Photo courtesy jdurham of MorgueFile.com.
Most people I've worked for are good clients. They don't tend to say these things. But I've run across these statements from time to time from people I refuse to work with. And I realize that I am not alone. Other designers have expressed their reactions to these types of statements on designer blogs and forums.
Why am I posting these statements? I believe it is a good idea to understand just why these statements are problematic for designers, and to suggest better ways to achieve a good designer-client relationship.
- "I love their design. Can you make it just like theirs?" The problem with this comment and question is that it comes dangerously close to asking a designer to plagiarize. A client asking for this may not mean to do this, but when the message becomes clear that she wants an exact copy, designers become very uneasy. A better approach would be to explain why the design appeals to you, and ask the designer to consider the style and tone when designing. Then expect a more unique approach rather than a outright copy.
- "I'll know it when I see it." In other words, "I don't know what I want from you, just give it to me." When I designer hears this they know they are in trouble. Endless rounds of corrections and redesigns are in the future, with no way to recoup costs. Designers need specifics to work with. We do much better when we have a goal to shoot for. And we make lousy mind-readers. If a client cares about their message, then they need to take the same amount of care when communicating with their designer. A better approach would be to explain the objective, audience, and messaging to the designer, and let the designer come up with a strategy. And a word to designers: Please don't design anything until the client is in agreement with the approach.
- "I just need something simple. It shouldn't take much time or expense." To a designer this sounds like, "I am cheap. And I plan to waste your time." Designers know that every project involves time-consuming activities and overhead costs. But to many clients these things are hidden. My best advice is for clients to not assume what is needed. It would be better for them to communicate the budget range, and describe what they want. And let the designer determine how to meet the budget and constraints. If the designer can't do this, they will let you know, and may even help you determine an alternative approach. Designers want to be your partners, not just product-providers.
- "Hey, I have a nephew (or any non-professional) who designs." Sometimes this is not a big issue with designers. But when evaluating a designer's work with a non-professional designer's tastes can prove to be problematic. The reason is because design work is not done in a vacuum. There are discussions between the client, parameters, and objectives that a third-party critic isn't privy to, nor considers. Therefore, their commentary is not based on objectives that have constraints, but on personal tastes and assumptions. No one really does this with legal advice or tax advice. It's not a good idea in this situation either. A better approach is to have all the parties agree on the design direction, and be included in the initial meeting with the designer. They should be included in the pre-planning stages, before any design work begins, and let the main client make all the final decisions during the design.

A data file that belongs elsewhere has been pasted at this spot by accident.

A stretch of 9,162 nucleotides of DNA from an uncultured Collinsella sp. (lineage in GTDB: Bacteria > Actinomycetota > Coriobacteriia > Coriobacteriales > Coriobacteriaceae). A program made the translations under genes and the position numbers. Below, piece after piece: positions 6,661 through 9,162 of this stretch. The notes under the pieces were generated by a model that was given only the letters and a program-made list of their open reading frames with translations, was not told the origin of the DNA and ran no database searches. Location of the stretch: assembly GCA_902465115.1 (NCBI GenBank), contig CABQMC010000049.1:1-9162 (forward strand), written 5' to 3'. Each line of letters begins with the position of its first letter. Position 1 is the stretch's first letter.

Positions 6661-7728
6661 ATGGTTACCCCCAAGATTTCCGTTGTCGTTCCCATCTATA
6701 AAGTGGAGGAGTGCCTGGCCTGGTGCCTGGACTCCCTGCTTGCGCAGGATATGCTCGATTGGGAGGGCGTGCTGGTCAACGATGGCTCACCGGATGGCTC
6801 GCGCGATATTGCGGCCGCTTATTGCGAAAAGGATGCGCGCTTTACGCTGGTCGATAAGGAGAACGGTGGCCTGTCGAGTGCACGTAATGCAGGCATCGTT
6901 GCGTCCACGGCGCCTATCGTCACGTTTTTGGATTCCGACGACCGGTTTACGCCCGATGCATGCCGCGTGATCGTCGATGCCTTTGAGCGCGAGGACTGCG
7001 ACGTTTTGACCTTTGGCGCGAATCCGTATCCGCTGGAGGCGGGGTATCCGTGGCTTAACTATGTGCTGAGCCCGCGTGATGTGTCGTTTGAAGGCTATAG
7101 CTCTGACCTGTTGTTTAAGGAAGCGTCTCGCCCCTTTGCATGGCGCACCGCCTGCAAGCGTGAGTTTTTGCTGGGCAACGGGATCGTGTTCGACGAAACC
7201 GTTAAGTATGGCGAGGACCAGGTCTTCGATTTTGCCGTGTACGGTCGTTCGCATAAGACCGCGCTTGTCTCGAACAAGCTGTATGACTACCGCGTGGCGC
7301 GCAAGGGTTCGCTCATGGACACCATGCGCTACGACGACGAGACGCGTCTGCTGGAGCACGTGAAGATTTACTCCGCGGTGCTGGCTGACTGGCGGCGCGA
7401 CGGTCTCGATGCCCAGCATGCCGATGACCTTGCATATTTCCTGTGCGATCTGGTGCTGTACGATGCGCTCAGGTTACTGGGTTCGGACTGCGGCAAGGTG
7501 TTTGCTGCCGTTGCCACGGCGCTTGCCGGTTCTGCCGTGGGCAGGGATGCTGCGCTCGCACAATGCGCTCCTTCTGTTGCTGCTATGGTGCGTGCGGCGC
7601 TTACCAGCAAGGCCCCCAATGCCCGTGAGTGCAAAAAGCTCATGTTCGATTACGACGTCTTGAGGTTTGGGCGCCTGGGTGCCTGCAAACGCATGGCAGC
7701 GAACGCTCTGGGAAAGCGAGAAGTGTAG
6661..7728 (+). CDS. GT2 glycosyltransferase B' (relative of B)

- "I've already designed this. I just need you to make it look better (or more professional)." Designers usually don't know what to do with this comment. Do we keep it the way it is given, and clean it up? Or do we use this as a jumping off point? This needs clarification. A client would do well to be clear why they are hiring or using a professional designer in the first place. And be clear about what level of creativity and thinking they are expecting from the designer. The designer doesn't want to waste his or the client's time.
- "I'm not paying you because I've gotten someone else to design what you've sketched out." The problem with this is that the designer already put a lot of work into the sketches (and strategy, meetings, and idea generation). And the sketches are the property of the designer, not the client. If the client pays for the work, then they can have at it.
- "I've decided not to pay you because I don't like what you did." Well, if I go to a restaurant and eat the whole burger, I can't refuse to pay because I didn't like it. I already ate it! It would be better for the client to pay for the work and discuss the problem with the designer. Designers want to please their clients, and may offer a kill fee amount. That is a reduced fee to end the project without prejudice. Or the designer may choose to do more than what was originally quoted for to make the client happy. Either way, this deserves a conversation rather than a breach of contract.
- "Give me some ideas and maybe I'll pay you." Sometimes proposals are made this way. And if the financial prospect of taking on a proposed project is worth the designer's outlay of resources, then so be it. But most of the time, it is a risky business practice. No one likes to spend time and money on something they have no guarantee of any payoff, unless we are gambling. Designers can smell what is called SPEC from a mile away. SPEC is the promise of payment only if the client likes a designer's ideas. This requires designers to work for no pay, while the client "selects". It's not a good idea to have two plumbers fix some items around the house with the promise of pay only if the customer "likes" the job. Work was done. It needs to be compensated.